Some Nigeriens have joined with mercenaries in Libya, and armed elements in Niger are also active along the border. He added that, were the Niger army to fracture, “the destabilization of Niger will undoubtedly have consequences on Libya, and vice versa.”
He also assessed that there are escalating risks to regional stability associated with recent fighting between “armed elements” in southern Libya and government troops in Chad’s neighboring Tibesti region.
The movement of armed groups across regional boundaries also threatens to leave “ungoverned spaces” that global terrorist groups such as Al Qaeda and Islamic State (ISIS) typically use to train and expand their capabilities.
With respect to the interrelationships between conflict in Libya and Sudan, experts have noted linkages between Haftar and the Rapid Security Forces (RSF) – the paramilitary organization that, since April, has fought the Sudanese regular army for control of the country.
Haftar, as well as his outside backers in Russia and the UAE, depend on RSF commander General Mohammed Hamdan Dagalo (Hemedti) to protect their lucrative trade, smuggling routes, and investments in Sudan’s mines and other industries. Special Representative Bathily did not mention Haftar specifically in his August 22 Security Council briefing, but he stated that Libya’s border with Sudan (which runs along Libyan territory controlled by Haftar’s forces) has been open to “armed groups,” mercenaries and gang leaders dealing in illegal migration, illegal mining, drug trafficking, and other criminal activities.
Ambassador Linda Thomas-Greenfield, U.S. Representative to the United Nations, echoed those comments by asserting that instability in Sudan and Niger could spiral into wider violence and insisting that the Libyan people are ready for compromise and stability.
Although the continuing instability in Libya might help shape the context for the eruption of the civil conflict in Sudan and the Niger coup, it can be argued that the violence and conflict in both Sudan and Niger have their own historical, political, economic, and international dimensions – separate and distinct from the causes of instability in Libya.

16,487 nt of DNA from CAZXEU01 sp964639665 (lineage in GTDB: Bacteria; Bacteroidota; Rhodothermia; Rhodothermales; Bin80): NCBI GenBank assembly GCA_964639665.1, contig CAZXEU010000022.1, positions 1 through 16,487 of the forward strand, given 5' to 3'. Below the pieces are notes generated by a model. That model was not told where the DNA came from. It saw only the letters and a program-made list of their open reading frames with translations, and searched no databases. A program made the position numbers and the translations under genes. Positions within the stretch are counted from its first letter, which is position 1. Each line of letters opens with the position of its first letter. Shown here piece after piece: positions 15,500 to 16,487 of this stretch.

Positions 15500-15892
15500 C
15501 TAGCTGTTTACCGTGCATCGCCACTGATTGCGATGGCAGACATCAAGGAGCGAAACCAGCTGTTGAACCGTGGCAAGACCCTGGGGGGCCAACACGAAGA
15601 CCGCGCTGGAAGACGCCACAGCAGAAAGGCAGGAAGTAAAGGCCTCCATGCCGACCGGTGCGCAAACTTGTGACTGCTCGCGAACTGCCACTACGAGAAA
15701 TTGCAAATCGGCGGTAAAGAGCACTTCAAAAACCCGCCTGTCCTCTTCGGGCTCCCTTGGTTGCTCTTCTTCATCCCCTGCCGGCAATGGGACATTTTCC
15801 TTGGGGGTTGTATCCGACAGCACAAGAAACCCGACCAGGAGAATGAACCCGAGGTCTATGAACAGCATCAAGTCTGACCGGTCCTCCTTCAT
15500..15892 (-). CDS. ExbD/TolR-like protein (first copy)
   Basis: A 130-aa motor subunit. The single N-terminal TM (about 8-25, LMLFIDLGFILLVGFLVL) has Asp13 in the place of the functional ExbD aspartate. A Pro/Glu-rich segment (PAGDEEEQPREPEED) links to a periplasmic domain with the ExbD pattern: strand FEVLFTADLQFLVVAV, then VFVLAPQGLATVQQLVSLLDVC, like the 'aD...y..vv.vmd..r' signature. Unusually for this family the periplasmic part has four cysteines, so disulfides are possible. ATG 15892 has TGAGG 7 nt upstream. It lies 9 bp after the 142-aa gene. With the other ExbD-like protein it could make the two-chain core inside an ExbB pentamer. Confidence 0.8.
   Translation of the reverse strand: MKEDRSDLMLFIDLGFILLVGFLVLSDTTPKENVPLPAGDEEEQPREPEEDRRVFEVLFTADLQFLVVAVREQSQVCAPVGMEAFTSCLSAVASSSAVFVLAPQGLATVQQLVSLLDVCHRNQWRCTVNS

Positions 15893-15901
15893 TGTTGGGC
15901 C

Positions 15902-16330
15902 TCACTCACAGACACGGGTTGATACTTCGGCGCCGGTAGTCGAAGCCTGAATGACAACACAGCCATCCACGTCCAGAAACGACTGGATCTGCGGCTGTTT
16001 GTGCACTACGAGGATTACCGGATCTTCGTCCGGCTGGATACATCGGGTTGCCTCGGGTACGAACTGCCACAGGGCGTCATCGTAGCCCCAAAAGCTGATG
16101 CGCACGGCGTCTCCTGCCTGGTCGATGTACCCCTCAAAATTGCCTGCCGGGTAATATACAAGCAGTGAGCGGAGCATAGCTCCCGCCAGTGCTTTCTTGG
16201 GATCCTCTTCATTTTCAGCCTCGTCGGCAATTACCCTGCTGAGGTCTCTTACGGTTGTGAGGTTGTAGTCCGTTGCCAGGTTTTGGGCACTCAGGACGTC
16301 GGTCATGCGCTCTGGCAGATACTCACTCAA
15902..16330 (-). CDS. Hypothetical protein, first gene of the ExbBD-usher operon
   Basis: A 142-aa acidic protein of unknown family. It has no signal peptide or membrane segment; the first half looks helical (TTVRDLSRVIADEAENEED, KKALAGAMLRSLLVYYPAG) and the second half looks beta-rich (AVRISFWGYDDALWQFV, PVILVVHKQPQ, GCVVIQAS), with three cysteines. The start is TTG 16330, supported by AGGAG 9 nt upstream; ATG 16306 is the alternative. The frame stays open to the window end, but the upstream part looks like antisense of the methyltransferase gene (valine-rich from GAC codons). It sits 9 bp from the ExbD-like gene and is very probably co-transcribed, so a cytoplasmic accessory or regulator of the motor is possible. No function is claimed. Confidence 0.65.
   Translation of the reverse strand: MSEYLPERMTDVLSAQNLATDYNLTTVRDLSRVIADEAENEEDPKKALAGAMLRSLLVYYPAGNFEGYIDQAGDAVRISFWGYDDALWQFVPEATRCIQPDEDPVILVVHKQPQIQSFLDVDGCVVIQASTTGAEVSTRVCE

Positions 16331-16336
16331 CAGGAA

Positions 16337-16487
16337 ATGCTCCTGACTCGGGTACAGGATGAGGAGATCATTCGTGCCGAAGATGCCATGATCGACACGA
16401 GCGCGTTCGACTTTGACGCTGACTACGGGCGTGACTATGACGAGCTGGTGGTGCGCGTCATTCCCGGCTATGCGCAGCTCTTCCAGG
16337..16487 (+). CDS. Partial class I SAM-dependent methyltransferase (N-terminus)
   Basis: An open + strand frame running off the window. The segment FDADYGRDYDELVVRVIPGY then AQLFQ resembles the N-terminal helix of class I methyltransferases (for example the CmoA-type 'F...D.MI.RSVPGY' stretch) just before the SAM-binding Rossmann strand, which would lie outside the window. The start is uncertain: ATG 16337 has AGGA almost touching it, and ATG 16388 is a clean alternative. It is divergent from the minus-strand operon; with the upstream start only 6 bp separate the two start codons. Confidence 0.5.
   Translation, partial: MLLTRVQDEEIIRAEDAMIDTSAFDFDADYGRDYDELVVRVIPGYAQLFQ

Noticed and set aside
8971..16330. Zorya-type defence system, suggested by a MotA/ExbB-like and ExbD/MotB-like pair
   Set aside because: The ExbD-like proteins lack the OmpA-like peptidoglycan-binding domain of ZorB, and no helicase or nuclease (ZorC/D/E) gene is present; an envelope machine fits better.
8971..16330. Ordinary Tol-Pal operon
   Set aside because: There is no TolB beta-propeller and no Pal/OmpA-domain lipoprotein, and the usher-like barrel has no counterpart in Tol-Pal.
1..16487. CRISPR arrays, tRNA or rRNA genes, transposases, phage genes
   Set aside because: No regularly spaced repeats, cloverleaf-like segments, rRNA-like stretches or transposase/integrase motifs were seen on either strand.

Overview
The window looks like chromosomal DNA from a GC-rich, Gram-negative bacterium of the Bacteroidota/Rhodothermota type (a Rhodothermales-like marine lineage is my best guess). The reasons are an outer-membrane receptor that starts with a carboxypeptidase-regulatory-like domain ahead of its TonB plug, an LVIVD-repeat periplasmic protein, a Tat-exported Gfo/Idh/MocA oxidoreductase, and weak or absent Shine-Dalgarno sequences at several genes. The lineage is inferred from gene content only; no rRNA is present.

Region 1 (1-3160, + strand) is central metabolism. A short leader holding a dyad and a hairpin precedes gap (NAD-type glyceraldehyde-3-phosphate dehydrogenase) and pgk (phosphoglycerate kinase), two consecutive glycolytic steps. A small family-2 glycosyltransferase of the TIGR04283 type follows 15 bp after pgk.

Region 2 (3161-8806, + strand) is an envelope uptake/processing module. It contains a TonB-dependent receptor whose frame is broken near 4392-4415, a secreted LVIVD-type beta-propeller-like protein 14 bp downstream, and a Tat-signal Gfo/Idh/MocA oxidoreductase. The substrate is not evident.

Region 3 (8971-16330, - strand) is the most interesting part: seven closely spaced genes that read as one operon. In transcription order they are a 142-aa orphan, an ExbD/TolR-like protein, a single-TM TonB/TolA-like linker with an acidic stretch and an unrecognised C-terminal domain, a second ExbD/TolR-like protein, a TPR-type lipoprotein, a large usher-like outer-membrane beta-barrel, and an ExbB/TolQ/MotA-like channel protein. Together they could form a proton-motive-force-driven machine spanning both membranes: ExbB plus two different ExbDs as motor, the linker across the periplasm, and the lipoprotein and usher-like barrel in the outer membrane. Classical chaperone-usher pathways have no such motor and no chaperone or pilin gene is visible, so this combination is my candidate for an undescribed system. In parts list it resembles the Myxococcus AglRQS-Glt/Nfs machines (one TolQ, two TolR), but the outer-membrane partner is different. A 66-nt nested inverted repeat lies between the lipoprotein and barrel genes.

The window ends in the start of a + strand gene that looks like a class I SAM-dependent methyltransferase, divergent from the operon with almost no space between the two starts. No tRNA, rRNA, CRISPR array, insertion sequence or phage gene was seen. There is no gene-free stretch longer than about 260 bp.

In Niger, in particular, the presence of Sunni jihadist group affiliates and branches – and the involvement of U.S., French, and other global coalition partners to combat those fighters – appears to have fueled public support for the military coup.
Another major question that flows from the combat in Tripoli, as well as from the other regional conflicts, is whether Russia, or more precisely its mercenary organization the Wagner Group, will benefit strategically and economically from the instability.
In his Council briefing, Bathily confirmed that Wagner is in Libya, but that the U.N. “has no information on the size of its presence or equipment.” Yet, it has been widely reported that both Russia and Wagner supported Haftar’s attempts to conquer western Libya in 2019 and continue to support his LNA forces.
Ambassador Thomas-Greenfield stated at the Council meeting that the United States will continue to “shine a spotlight on the Wagner Group’s pernicious impact in Libya and across Africa,” adding that Wagner operates in Mali, Burkina Faso, Niger, and Sudan, and its leadership “has made no secret of its ambition to gain a further foothold in Africa, [including] its disregard for Libya’s territorial integrity.”
The U.N. meeting was held one day before a plane crash, which U.S. officials believe was likely caused by deliberate sabotage, killed Wagner founder Yevgeny Prigozhin – two months after his units led an abortive mutiny against Russia’s defense leadership.
Some U.S. and international officials believe that Wagner’s operations in Africa will survive the death of its founder – based on the attraction of many regional elites to Moscow’s denunciations of perceived Western hegemony.
A wide range of experts assesses that Moscow’s popularity in Francophone Africa has come at the expense of France, whose counterterrorism and other military operations in Africa, often in partnership with the U.S., have resulted in civilian casualties and property damage and angered much of the population of several African countries, including Niger.
Russia has also fashioned itself as an anti-colonial power across the continent, positioning itself in Francophone countries as a liberating anecdote to their former French colonizers. Russia’s popularity in the region comes despite the fact that Moscow, particularly while it is under extensive Western sanctions because of its invasion of Ukraine, has little to offer Africa in trade or investment.